Instead of saving the federal government from fiscal catastrophe, the health reform measures being drafted by congressional Democrats would increase rather than reduce public spending on health care, potentially worsening an already bleak budget outlook, the director of the nonpartisan Congressional Budget Office said this morning.
Under questioning by members of the Senate Budget Committee, CBO director Douglas Elmendorf said bills crafted by House leaders and the Senate health committee do not propose "the sort of fundamental changes that would be necessary to reduce the trajectory of federal health spending by a significant amount."
"On the contrary," Elmendorf said, "the legislation significantly expands the federal responsibility for health-care costs."
It's amazing how much political power the CBO has garnered, and they have again flexed their muscles. In this case, they have totally repudiated the idea that Obama's health care approach will save money. Instead, the CBO has figured out that Obama's health care approach will only make costs more. Because the CBO's analysis is respected on all sides of the aisle, this analysis will have reverberations throughout the debate.
Next came the news conference put on by Senate Finance Chair Max Baucus.
The only bipartisan effort, being hammered out in the Finance Committee, is still stuck in a rut as members try to come up with about $320 billion in revenue to pay for the massive reforms.Committee Chairman Max Baucus, D-MT, who has been working for months on a bipartisan overhaul, was clearly frustrated Thursday, telling reporters, “The President is not helping us,” as Obama opposes one major way of bringing in the money: taxing employer-provided health benefits.
Normally these benefits are excluded from taxation, but Baucus is finding it difficult to continue this exclusion as he searches for revenue. “Is tax exclusion off the table? No,” Baucus said, emphatically bucking the President
Not only did Baucus' statement show a splinter in the Democratic Party, more importantly, Baucas' statement means that taxing health care benefits is OFF the table. This takes away a farily popular option, at least among Senate Democrats, to try and pay for health care reform. This was yet another step toward making health care reform more difficult.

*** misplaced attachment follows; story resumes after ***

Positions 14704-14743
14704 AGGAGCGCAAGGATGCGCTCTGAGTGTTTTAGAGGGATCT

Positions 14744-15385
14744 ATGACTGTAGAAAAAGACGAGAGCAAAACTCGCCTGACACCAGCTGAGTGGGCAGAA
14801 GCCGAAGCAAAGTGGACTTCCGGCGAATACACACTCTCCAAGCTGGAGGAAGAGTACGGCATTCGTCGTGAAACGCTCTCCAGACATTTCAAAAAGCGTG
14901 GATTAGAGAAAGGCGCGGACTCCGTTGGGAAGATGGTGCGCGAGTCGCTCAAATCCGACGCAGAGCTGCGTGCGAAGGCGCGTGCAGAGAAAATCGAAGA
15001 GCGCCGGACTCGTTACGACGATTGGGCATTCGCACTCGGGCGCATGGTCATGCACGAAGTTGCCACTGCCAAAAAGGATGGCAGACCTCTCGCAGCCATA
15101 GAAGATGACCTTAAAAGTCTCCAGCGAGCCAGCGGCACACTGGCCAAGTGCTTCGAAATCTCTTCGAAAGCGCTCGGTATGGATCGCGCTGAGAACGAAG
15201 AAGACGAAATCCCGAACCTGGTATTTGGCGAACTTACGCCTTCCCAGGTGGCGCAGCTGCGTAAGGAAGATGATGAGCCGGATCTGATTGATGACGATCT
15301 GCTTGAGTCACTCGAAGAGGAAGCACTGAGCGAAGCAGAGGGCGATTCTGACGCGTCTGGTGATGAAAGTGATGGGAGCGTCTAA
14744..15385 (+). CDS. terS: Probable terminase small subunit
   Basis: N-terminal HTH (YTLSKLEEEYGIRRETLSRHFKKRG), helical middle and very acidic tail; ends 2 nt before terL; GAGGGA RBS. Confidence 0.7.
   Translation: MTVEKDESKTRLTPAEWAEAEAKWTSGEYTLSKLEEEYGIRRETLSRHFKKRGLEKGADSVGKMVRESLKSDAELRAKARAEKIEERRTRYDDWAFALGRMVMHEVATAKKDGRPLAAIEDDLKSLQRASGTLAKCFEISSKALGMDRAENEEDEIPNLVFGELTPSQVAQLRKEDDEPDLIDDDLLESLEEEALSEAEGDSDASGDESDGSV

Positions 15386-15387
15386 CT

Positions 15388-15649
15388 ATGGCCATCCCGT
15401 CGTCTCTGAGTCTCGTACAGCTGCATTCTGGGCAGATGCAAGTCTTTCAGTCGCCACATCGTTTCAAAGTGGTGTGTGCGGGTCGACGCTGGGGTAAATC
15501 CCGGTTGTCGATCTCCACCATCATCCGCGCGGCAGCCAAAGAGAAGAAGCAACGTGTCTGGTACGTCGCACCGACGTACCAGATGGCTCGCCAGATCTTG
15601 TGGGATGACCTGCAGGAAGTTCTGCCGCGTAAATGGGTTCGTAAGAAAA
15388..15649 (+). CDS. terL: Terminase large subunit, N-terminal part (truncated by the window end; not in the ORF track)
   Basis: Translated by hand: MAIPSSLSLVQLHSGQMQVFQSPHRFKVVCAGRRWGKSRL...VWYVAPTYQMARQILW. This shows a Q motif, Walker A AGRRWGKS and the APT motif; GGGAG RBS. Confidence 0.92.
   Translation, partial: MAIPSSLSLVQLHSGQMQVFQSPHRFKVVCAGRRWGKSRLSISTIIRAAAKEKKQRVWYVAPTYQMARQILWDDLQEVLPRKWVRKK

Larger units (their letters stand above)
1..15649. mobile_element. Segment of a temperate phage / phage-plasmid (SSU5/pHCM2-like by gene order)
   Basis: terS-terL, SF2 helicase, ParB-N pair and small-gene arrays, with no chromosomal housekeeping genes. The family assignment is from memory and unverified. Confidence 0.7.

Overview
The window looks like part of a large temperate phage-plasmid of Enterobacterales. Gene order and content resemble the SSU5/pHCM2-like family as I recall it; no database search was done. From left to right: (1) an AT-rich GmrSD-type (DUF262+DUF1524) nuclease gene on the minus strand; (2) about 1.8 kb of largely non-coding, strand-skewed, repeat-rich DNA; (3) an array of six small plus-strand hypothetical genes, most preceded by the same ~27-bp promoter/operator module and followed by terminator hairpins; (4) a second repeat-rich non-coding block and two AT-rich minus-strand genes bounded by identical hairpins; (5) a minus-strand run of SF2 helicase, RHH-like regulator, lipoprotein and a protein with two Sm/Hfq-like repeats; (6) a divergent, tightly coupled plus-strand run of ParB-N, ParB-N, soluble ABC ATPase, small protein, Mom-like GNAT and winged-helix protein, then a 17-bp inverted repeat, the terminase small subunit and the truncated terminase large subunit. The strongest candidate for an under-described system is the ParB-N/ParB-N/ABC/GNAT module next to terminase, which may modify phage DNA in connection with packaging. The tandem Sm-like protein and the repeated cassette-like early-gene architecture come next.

Meanwhile, Nancy Pelosi continued to add to her legend of infamy in her news conferences. First, the Speaker asserted that she believed that health care reform could be paid for with savings within the system. This lead to the obvious question. Why were tax increases still in the bill then? Here is how she answered.
But the Speaker made it clear that Democrats still plan to tax the rich, and said if the money isn't needed to pay for health care it would be directed at the nation's budget deficit. "There is going to be a revenue change at the high end. It will be directly to reduce the deficit or to reduce the deficit by helping to cover the cost of this initiative
I can only assume that her call to reduce the deficit was a fig leaf to the Blue Dogs who are skeptical of the bill. I doubt anyone will be swayed. More likely, it appears both bizarre and disingenuous that there are both mysterious "savings" that will be found and that tax increases are still necessary.
The reality of the day was that haymakers were reigned on health care reform. Right now, it's a total mess. The Blue Dogs are NOT on board. Several are threatening to clog it up in committee. Meanwhile, the Senate still hasn't figured out how to pay for it and now an option is off the table. Meanwhile, it's Democrat against Democrat trying to figure it out. Furthermore, Nancy Pelosi needs to stop talking because she embarrasses herself and everything near her everytime she opens her mouth. Health care reform is still a long way away and passing it prior to August appears to be slim at best.
If it isn't passed by August, then at least two sets of jobs' numbers will come out before it is passed. If they continue to show an economy mired in deep recession, that will make passing it that much more difficult. I firmly believe that if we lose 500,000 or more jobs in July that will end his agenda for this year at least. As such, if health care doesn't pass prior to August, those August numbers will take on much more significance.